It starts out innocently enough. Twin sisters Himari and Airi have entered high school and are starting to drift apart. They’re not fighting, but they no longer wear the same hairstyle and hang out in the same circles. But they’re still friendly, and one day a injured Himari asks Airi to stand in for her at work. Simple enough – twins pretending to be each other is a common comedic trope. But that night, one of Himari’s older coworkers, Asagiri Chisaki, confesses to Airi, thinking she’s Himari. Again, comedic trope. Airi will wait too long to reveal the truth, misunderstandings will ensue, and there will be a happy ending where Chisaki finds out but has already come to love Airi for Airi, not just for being Himari.


Airi keeps lying. She adopts Himari’s clothes, hairstyle, and mannerisms while everything careens well beyond the point where she could admit her deception without badly hurting anyone. Along the way she grows farther apart from Himari, tangles with and overcomes Chisaki’s yandere stalker, and builds an increasingly elaborate web of lies before her luck finally runs out and Himari discovers what has been going on.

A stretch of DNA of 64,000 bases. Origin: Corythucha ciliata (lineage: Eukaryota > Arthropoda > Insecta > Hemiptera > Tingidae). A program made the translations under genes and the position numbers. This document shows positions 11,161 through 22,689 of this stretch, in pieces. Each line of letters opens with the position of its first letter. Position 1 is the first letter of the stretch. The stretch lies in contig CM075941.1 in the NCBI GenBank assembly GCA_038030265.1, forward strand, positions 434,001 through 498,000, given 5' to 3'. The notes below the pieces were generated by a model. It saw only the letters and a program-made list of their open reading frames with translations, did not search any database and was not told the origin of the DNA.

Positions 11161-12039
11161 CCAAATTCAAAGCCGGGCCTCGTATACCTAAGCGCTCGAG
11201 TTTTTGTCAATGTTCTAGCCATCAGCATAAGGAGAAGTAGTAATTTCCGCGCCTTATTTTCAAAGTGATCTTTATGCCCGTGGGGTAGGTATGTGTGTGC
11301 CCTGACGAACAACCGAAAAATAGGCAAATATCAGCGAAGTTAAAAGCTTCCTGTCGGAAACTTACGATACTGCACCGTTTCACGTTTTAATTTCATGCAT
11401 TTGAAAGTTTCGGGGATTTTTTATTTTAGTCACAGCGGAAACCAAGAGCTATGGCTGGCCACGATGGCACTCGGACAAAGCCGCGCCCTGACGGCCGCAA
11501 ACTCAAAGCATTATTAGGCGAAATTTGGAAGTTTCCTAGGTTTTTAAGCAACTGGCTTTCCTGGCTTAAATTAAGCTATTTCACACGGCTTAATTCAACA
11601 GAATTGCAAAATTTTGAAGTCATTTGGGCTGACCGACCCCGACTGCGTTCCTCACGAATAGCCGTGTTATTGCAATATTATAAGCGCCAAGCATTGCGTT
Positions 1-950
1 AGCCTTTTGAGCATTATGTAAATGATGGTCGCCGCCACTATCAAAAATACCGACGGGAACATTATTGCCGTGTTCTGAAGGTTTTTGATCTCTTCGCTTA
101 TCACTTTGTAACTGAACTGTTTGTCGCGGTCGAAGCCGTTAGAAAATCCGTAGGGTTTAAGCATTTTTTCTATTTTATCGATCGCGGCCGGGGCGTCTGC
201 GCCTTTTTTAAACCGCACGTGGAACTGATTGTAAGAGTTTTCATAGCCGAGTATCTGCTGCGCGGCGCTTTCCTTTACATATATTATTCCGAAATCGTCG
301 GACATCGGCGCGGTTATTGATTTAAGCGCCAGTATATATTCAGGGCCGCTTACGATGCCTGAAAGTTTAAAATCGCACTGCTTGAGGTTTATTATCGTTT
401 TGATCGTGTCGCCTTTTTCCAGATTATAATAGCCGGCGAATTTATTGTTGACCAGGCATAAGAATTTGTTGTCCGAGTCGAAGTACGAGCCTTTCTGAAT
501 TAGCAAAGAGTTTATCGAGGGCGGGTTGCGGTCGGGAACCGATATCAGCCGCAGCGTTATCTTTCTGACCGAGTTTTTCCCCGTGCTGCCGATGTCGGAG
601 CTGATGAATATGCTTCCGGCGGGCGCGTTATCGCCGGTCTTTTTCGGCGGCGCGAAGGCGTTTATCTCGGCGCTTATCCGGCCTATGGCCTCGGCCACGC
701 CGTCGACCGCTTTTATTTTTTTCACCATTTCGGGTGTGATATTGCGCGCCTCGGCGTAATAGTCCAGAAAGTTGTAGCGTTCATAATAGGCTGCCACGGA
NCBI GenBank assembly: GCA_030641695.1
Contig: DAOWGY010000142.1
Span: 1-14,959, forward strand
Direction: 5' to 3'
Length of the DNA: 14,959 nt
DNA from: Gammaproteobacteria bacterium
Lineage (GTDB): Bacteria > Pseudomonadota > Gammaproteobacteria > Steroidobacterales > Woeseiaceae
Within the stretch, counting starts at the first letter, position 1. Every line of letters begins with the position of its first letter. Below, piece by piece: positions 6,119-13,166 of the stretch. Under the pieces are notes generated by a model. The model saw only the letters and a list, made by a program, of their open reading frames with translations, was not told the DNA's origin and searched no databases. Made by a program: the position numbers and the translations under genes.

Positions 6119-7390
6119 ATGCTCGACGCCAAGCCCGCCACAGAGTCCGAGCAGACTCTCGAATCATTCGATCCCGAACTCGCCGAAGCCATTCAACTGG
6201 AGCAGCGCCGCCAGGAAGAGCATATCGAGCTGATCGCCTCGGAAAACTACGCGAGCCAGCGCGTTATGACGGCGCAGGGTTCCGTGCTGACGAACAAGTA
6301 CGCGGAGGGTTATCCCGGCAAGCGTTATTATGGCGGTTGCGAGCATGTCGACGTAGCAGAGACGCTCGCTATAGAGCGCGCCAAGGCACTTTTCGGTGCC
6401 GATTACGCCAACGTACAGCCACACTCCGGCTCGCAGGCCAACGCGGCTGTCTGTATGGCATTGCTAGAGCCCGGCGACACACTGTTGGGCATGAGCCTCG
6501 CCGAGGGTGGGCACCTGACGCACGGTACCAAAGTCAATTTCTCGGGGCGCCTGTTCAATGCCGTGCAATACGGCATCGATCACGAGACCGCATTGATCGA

All the way up to this point I thought it might still end happily. A tearful apology, some hard truths, and wrap it all up. I mean, Tachi wrote Sakura Trick, a sweet, fluffy romance.

Instead, Himari takes a gamble. She (as Airi) goes to meet Chisaki with Airi (as Himari) and another friend (Ichika), to give Chisaki one last chance to see through the ruse (and Airi one last chance to confess). But things don’t go her way, and the meeting ends with Chisaki rushing off to work with Airi in tow. Ichika calls out to Himari to see if she’s okay, but through tears Himari simply responds “From now on, I’m Airi.”

Airi admits nothing. The deception cannot be walked back. She repeats the same apology she offered when she first kissed Chisaki, and leaves a devastated Himari behind. And in the closing pages, the transformation is complete. Himari is now Airi, Airi is now Himari. Himari has completely stolen her beloved sister’s identity.